Essay - Bottled Water vs. Tap Water Introduction: is Bottled Water Safe...

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Bottled Water vs. Tap Water


Is bottled water safe to drink? Is it environmentally responsible to buy bottled water? Is tap ***** a safe and sound alternative? What kind of filters are necessary when drinking tap water? There are a variety of answers available in the l*****erature today for all of these questions. And due to the importance ***** ***** ***** terms of human health and nutrition, *****se questions ***** relevant and vital in today's changing world. All sides and a diversity ***** opinion will be fully examined and reviewed in this paper. However, the bottom l*****e for this research is that bottled water *****, as a gener*****l rule, a wasteful use of resources. And whenever possible people should avoid ********** plastic ***** instead use tap water (with proper *****) or use water filling stations using five-gallon reusable containers f***** fresh, safe water.


The newsletter Environmental Nutrition reports that "more than half of all Americans now drink ***** water" (Welland, 2007). The money spent on bottled water in one year in the U.S., according to Welland, is $4 billion. But where does the water come from ***** ***** in the plastic conta*****er? The first problem in researching the sources of bottled water, Welland writes, is that bottling plants are not required by law ***** reveal their ***** of water. One of the more popular bottle ***** companies ***** Aquafina, which is "drawn from municipal water in Detroit and Fresno," ***** asserts.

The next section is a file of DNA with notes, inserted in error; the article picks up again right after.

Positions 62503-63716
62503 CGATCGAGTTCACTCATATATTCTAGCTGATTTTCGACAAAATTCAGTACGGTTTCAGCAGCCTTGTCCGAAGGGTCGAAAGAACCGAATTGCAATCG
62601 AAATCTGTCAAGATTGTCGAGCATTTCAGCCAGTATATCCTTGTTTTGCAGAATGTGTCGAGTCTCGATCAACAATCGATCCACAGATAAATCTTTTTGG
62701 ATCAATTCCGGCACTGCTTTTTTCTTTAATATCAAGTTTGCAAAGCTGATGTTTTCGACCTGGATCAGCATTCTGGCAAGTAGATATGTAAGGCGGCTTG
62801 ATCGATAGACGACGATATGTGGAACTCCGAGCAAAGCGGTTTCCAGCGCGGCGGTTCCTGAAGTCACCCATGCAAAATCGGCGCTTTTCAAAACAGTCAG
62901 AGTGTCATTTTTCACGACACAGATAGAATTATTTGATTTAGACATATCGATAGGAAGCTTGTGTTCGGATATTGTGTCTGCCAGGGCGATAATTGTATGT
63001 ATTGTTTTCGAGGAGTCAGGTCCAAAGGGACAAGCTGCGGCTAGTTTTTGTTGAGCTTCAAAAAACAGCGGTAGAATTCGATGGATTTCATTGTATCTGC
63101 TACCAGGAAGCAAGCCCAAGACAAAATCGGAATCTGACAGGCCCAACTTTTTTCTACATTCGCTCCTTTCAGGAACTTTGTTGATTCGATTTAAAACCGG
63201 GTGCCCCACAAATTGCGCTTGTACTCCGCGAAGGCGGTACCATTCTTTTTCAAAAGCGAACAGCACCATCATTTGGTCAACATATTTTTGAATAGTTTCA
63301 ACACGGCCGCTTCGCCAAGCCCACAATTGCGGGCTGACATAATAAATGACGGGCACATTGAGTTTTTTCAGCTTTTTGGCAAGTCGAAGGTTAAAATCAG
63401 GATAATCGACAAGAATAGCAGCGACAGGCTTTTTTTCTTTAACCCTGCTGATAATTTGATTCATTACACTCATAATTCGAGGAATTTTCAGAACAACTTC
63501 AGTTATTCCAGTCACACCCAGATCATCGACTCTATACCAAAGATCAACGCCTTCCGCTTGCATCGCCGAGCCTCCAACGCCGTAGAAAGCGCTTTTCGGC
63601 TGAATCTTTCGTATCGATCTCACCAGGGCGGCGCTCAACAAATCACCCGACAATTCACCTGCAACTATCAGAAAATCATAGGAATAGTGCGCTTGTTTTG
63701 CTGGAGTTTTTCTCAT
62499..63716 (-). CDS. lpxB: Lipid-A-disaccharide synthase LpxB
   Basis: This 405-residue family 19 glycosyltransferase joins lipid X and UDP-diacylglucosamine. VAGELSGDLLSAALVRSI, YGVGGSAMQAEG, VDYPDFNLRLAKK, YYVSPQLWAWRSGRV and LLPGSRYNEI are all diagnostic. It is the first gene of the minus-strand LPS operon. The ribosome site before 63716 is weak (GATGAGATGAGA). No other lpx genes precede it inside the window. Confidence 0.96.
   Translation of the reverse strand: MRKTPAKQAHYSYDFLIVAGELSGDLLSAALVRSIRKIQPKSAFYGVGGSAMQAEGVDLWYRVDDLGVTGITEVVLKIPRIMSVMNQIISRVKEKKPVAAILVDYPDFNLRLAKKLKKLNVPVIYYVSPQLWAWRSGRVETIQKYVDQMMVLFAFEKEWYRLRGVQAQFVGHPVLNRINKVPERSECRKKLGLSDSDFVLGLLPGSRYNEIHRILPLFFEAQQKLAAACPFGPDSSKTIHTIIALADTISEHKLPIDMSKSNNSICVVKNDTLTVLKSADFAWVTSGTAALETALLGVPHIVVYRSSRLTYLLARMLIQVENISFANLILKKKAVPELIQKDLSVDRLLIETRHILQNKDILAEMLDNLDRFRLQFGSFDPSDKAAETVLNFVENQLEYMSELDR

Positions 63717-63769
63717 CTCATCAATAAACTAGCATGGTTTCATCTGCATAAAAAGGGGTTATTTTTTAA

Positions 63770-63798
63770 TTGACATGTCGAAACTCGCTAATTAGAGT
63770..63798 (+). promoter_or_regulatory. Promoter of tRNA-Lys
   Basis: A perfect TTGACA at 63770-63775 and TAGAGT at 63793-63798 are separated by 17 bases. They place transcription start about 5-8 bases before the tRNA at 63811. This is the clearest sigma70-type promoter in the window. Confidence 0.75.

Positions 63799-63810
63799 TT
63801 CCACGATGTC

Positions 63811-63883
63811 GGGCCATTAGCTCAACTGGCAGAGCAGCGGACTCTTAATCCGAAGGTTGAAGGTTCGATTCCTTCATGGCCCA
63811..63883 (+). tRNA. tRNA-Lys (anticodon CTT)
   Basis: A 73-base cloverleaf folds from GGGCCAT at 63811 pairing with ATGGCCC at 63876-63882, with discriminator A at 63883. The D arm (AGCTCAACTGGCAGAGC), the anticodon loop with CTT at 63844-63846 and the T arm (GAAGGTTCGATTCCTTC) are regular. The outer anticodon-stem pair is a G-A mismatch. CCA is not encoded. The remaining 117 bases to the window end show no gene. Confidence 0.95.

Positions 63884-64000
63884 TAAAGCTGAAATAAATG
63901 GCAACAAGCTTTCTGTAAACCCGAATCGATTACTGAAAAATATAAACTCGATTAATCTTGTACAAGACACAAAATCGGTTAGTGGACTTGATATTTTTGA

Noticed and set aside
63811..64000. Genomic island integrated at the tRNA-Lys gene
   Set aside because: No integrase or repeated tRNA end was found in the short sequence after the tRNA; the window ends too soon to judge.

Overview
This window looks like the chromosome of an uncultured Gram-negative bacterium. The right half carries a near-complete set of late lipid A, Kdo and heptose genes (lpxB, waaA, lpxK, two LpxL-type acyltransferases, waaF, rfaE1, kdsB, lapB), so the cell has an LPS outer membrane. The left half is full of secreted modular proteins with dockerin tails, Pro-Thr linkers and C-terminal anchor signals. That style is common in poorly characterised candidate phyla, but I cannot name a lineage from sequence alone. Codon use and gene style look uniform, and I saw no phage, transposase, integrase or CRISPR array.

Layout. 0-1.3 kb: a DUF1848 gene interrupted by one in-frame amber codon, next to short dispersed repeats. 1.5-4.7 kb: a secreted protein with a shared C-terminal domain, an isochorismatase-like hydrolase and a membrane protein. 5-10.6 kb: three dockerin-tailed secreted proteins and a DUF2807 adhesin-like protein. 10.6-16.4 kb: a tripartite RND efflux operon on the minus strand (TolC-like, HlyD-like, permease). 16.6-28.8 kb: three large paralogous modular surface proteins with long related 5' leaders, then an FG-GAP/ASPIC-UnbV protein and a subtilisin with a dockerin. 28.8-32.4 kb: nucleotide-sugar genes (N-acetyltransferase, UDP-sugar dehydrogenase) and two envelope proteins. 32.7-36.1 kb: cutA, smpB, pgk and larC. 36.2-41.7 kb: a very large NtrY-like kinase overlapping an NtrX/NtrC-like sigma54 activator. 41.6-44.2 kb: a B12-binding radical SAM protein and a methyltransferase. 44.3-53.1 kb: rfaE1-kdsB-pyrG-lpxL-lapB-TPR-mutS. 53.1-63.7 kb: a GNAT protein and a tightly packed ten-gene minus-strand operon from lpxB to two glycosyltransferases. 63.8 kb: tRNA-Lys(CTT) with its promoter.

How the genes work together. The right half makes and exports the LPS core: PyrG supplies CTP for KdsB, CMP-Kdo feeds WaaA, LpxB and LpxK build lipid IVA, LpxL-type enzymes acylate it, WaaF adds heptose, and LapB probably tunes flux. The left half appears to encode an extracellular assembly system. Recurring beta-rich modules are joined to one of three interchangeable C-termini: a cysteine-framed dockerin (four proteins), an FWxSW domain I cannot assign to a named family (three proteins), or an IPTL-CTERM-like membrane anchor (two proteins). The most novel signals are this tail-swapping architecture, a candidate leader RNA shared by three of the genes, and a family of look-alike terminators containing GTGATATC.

In fact, the writer continues, the Natural Resources Defense Council (NRDC), a leading environmental organization, reports that about 40% ***** ***** ***** *****s ***** city sources and is *****n treated so it tastes good. Indeed the NRDC tested 103 brands of ********** water (taking samples from over 1,000 plastic bottles of water); the results of that research showed ***** "one-third contained significant contamination."

***** study also shows that contaminants like lead, arsenic, radon and "perchlorate" (from fertilizers) show up most often in tap water research. Also pathogens ***** "Cryptosporidia" have been found in tap water supplies, especially in smaller municipal*****ies (big cities tend to have safer ***** water). There are several kinds of purifiers that work well for your tap water system, according ***** Well*****'s research; activated carbon filters (removes parasites, pesticides, bad tastes, heavy metals like lead, copper and mercury, ***** "volatile organic chemicals"); cation exchange softener (softens hard water); reverse osmos***** (removes "***** contaminants," parasites, and heavy metals); ***** ultraviolet disinfection (removes parasites and bacteria).

Young women and girls who read CosmoGirl were recently provided "Myths" ***** "Truths" in an article ***** bottled water (Goldstein, 2006). The accuracy of a magazine dedicated to fashion *****d entertainment accuracy cannot absolutely assured, of course, but the importance of the health issues gave editors the idea to pursue the in*****mation in any case. Goldstein says that since "both" tap ***** and bottled water "are allowed to have trace amounts ***** *****, like lead or bacteria," neither one is "***** than the o*****r." That is a question*****ble statement,


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